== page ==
Our last two days have been spent in Yellowstone National Park. The drive up the Yellowstone River valley from the interstate to the park was quite interesting with plenty of snowy mountains to look at on the edge of a wide valley floor with still more irrigation. As the valley narrowed closer to the park there were some interesting, sheer rock faces. We got our annual park pass, which is a steal at $80 when one considers how many parks we are going to visit in the next three months.
With the weather forecasters warning of a lot of snow to fall (about a foot), we were pleased with just a little light drizzle in Mammoth Hot Springs (near the northern entrance). There was a little geothermal activity here, so we pottered around the boardwalks for an hour. Having spent so much time in Rotorua (NZ), I wasn’t overly impressed by most of it – but there were some pretty cool little features.
At least the slight whiffs of hydrogen sulphide reminded me of home. This was the best of the area.
After noon we took the drive east towards the northeast entrance, as that was supposed to be the best route to take for spotting wildlife. Bison (buffalo – same thing, with bison being the more scientific name apparently) were exceedingly easy to find. With their big shaggy coats & rather small horns, Valerie seems to have decided that they look cuddly. I’m not so sure about that – they can run pretty fast, jump higher than you’d expect & have been known to gore humans that aggravate them.
Still, we saw a lot of them. Elk weren’t quite as plentiful, but having lived in Canmore I wasn’t so fussed (same goes for the bighorn sheep). Best sighting of the afternoon was three wolves around a carcass – we watched for quite some time as two of them fought the other, the howls were impressive & intriguing to hear close up. After crossing the river, they proceeded to walk along the other side of the road – so we continued to get a good look at them. We saw a few grizzlies as we got further up the valley. The first pair we got a good look at from about a hundred metres away as they meandered their way to the valley floor eating as they went. We never quite made it to the NE gate, because as we climbed it got snowier & snowier & there was less chance of spotting any animals.
We took a different route to the park today, this time driving up the Gallatin River valley to West Yellowstone. This valley was a lot closer in than yesterday’s, with more traffic coming from somewhere. It was a beautiful drive, despite (or perhaps, because of) the cloud & drizzle. Entering the park, we headed straight for Old Faithful. About halfway there, the rain started to turn to snain (snow-rain) & then it was puking snow on us – big, wet heavy flakes. This continued as we went in to the comprehensive & grand new Visitor Center & then quickly went back outside to the wet as Old Faithful was due to go off again in ten minutes. We waited patiently, getting snowed on more & more, & finally the geyser blew.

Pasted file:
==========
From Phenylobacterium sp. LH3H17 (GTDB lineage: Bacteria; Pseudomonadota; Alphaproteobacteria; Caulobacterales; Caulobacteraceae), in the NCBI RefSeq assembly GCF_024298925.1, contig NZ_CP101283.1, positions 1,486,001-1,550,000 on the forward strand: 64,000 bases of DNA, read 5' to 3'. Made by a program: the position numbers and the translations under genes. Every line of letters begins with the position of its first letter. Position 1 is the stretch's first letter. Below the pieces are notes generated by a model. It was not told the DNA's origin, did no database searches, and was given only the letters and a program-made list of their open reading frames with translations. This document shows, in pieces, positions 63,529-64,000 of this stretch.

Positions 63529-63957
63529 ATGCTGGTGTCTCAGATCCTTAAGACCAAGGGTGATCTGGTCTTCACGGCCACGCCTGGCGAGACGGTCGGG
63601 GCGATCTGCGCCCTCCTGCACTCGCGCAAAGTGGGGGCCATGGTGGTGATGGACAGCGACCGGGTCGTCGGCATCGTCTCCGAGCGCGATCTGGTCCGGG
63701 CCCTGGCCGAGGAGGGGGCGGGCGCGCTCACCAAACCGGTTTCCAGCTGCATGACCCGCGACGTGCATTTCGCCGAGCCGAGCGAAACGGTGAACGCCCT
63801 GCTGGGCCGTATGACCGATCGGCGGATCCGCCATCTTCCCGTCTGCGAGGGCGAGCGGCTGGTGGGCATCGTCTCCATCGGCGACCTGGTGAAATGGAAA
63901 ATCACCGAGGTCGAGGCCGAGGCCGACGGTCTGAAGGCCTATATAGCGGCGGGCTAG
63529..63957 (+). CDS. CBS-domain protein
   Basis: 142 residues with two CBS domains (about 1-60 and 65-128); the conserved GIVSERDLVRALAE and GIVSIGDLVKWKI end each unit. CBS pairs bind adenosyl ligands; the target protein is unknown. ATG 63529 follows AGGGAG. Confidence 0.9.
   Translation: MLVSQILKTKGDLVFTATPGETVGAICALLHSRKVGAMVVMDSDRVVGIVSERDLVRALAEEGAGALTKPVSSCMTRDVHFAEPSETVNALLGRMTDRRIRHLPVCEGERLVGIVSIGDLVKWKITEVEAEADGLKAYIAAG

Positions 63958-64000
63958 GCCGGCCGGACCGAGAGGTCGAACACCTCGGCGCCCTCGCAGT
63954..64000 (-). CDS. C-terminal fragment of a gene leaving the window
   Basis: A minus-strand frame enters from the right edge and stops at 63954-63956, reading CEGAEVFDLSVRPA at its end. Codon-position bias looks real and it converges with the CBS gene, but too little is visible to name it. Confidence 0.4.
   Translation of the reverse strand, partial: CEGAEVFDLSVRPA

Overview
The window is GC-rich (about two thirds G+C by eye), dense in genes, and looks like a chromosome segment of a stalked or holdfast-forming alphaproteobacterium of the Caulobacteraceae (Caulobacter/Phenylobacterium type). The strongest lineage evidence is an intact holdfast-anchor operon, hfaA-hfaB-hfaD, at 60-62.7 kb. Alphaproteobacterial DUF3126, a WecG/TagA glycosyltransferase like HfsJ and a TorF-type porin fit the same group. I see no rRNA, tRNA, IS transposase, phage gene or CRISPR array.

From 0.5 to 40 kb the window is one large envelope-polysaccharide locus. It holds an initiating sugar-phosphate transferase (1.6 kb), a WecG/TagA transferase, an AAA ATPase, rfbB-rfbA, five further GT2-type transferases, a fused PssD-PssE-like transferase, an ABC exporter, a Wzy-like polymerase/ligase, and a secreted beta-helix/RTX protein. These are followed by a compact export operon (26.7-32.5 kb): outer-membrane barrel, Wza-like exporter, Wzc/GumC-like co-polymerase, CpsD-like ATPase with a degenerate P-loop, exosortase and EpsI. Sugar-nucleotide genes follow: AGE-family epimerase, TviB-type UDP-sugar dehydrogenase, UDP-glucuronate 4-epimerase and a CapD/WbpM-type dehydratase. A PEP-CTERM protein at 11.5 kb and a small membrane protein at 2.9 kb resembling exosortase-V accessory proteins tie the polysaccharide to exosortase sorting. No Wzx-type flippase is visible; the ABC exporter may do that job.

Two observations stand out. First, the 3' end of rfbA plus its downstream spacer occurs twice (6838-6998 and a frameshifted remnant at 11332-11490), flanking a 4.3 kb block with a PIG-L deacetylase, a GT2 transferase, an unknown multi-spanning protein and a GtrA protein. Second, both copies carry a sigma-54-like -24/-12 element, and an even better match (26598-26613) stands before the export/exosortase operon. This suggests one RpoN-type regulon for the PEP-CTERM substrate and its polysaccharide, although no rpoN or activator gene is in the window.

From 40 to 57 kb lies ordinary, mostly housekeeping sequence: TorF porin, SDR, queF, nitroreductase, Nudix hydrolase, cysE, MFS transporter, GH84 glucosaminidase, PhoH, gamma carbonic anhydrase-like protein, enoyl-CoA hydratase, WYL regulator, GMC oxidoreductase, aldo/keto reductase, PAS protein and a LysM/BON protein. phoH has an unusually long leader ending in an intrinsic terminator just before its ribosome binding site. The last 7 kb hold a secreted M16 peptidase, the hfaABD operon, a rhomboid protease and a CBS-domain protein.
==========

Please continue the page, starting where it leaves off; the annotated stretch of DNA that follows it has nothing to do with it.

Perhaps it was the general gloom of the day, but it didn’t seem overly impressive – I’d back Pohutu in Rotorua in a fight. Still, it was neat to see it & it’s quite incredible that it is such a regular occurrence. I would have like to stayed up that way a bit longer to wander around some of other activity, but the snow & icy walkways were prohibitive. We did manage to lunch opposite another small, but still interesting, geyser a little way from the masses. Dropping altitude, we left the snow behind & went & walked around the Norris Geyser Basin. Although we had to climb over a lot of snow where the boardwalks were too far from the warm ground, it was nice to stretch the legs. Some of the pools were brilliant colours & this little detour was well worthwhile.
Heading east & then south we made for Yellowstone Lake. As we climbed & went through various meadows beside the river, it was astonishing how much snow there still was. I though it was pretty bad around the Canadian Rockies, but this was something else. It’ll be well in to the summer before this all melts. The highlight of this little bit was seeing two otters playing in the river & then in the snow on the bank – they were frolicking around & having a great time. The lake is much bigger than I expected – one big white blanket.
Returning towards Canyon Village, we snuck a quick look at the Lower Falls – these & the soft looking rock on the side of the canyon (running out of adjectives now – how can I keep this up for three months?) were also impressive (what a cop out).
Some of the canyon wall crumbled while we watched & fell in to the river (which I suppose is better than having your castle walls burning down & falling in to a swamp).
Distance travelled: 1100 km (two days – 419 + 681)
Best road sign (caution): ROUGH SPOT AHEAD (now road signs give life prophecies?)